Is Jesus a Socialist?

This entry is part 13 of 57 in the series Mysteries


Question Thirteen

Is Jesus a Socialist?

There are many who claim that Jesus was a socialist because he advocated that the rich share their money with the poor. In other words, they make the case he was a redistributionist.

One of the problems with labeling Jesus or anyone else a socialist is that the word is used very broadly.

The problem was pointed out in the introduction of the Historical Dictionary of Socialism by Peter Lamb & J. C. Docherty – 2006

“Despite its importance in history since the early nineteenth century, socialism eludes simple definition…  As G. D. H. Cole suggested in the first volume of his monumental History of Socialist Thought (1953), the early socialists opposed the individualism that had come to dominate modern thinking and stressed that human relations had an essential social element that needed to be emphasized. Then, as now, there was no single agreed-upon definition of what socialism actually was. Variety has always been an outstanding feature of socialism. In his Dictionary of Socialism (1924), Angelo S. Rappoport listed forty definitions of socialism.”

40 different definitions! Wow. Obviously we can call anything to do with sharing or cooperation socialism if we use the right definition.  It looks like we need to fine-tune what we are talking about when we ask if Jesus was a socialist.

Those who say Jesus was a socialist are not merely saying that he admonished sharing the wealth through giving but use him to support their ideology of current day state run social programs which includes.

(1) Taxes to support redistribution

(2) Sharing the wealth through government programs

(3) A large percentage of the money going to administration and bureaucracies to handle the programs.

Theirs is no evidence that Jesus supported redistribution through the force of taxation. He told the people with means to give to the poor of their own free will.  If they refused he did nothing to force them but let them alone.

In the other hand if a wealthy person does not want to pay taxes to support a social program he will not be left alone but someone will come after him and force him to pay.

Let us look at a scriptural argument used to justify the government confiscating wealth and then sharing it.

One of the most popular is the story of the rich young man who came to Jesus and asked him what he needed to do to obtain eternal life. Jesus responded by telling him to keep the Ten Commandments.

To this the man responded:

“All these I have kept … What do I still lack?”

Jesus answered, “If you want to be perfect, go, sell your possessions and give to the poor, and you will have treasure in heaven. Then come, follow me.” When the young man heard this, he went away sad, because he had great wealth.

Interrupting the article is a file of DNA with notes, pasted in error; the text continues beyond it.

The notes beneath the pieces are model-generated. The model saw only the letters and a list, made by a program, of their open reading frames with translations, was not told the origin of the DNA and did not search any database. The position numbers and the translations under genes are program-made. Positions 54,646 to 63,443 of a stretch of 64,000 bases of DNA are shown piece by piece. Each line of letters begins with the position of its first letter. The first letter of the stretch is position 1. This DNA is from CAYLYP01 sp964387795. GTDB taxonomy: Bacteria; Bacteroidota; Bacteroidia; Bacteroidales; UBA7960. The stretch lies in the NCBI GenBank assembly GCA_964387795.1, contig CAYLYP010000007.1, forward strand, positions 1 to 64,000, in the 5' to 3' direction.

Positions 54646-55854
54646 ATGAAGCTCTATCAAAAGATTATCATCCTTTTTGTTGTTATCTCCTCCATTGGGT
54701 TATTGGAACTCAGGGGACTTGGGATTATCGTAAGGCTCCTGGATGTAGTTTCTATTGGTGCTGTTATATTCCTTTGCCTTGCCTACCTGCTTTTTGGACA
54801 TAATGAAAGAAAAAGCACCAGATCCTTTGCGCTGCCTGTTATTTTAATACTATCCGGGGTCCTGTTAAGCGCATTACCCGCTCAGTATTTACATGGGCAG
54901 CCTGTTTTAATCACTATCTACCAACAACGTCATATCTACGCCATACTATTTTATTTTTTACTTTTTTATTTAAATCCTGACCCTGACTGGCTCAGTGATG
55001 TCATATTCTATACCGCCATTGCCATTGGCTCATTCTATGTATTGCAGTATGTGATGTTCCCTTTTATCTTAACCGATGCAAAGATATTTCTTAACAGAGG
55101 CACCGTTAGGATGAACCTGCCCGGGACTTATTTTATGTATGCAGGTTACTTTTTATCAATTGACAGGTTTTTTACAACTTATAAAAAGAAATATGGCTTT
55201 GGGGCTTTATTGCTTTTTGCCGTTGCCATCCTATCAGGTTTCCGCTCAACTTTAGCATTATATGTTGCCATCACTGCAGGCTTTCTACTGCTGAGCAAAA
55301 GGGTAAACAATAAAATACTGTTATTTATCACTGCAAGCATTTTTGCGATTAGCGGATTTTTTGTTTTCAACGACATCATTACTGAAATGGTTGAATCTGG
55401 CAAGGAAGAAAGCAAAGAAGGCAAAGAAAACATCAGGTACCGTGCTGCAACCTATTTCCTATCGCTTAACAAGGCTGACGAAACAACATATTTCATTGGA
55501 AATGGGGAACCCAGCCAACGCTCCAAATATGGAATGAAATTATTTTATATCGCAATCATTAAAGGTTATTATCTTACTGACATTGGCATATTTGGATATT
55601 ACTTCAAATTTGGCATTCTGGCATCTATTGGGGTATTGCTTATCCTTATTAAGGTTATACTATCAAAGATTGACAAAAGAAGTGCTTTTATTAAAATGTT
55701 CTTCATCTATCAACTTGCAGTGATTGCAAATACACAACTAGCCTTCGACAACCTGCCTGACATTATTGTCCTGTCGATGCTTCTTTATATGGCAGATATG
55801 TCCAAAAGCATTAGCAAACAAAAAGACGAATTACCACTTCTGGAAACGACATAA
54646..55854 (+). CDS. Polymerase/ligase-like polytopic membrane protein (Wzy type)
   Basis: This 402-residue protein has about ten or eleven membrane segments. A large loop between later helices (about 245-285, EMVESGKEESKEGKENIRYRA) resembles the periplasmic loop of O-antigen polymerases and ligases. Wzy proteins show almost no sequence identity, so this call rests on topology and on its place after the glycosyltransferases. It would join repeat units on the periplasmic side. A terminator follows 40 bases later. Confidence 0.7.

Then Jesus said to his disciples, “I tell you the truth, it is hard for a rich man to enter the kingdom of heaven.”  Matt 19:16-23 New International Version

“So there you have it,” says the aspiring socialist. “The rich are supposed to give away all their money to the poor so we are just following the teachings of Jesus in advocating sharing or redistribution of wealth.”

I find it amazing that this comparison can be made with a straight face because there is a big difference between what Jesus advocated compared to the socialists and communists of today.

Jesus advocated sharing through free will.  Socialists of today advocate sharing by force. – two very different approaches.

Let us suppose that after the rich man talked to Jesus he went home to discover that a thief had broken into his house and stole all his wealth.  The thief then shared that wealth with his family and friends who were in need.  Do you suppose the rich man then obtained a spot in the kingdom of heaven because his wealth was shared by force with the poor?

Such an idea obviously makes no sense, yet this is what modern day redistributionists want us to believe when they quote this scripture. They think they are helping the rich toward the path of righteousness through taking their wealth by force.

If the taking of wealth by force helps people enter heaven then the churches ought to hire burglars to rob from their rich members. They’d kill two birds with one stone.  They will fill their coffers with cash while assisting those resisting rich on the path to heaven.

Notice that the advice of Jesus to the rich man had nothing to do with force.  Did he tell the man to go to Caesar or the government and donate his money so the welfare programs of Rome could be enhanced?

No.  He did not hint that he should give his wealth to government through either force or free will.  Jesus did not even ask him to give to himself or his group.  He simply told him to give directly to the poor through his own free will.

Then when the man refused, Jesus let him be.  He did not lift a finger to force the man to comply.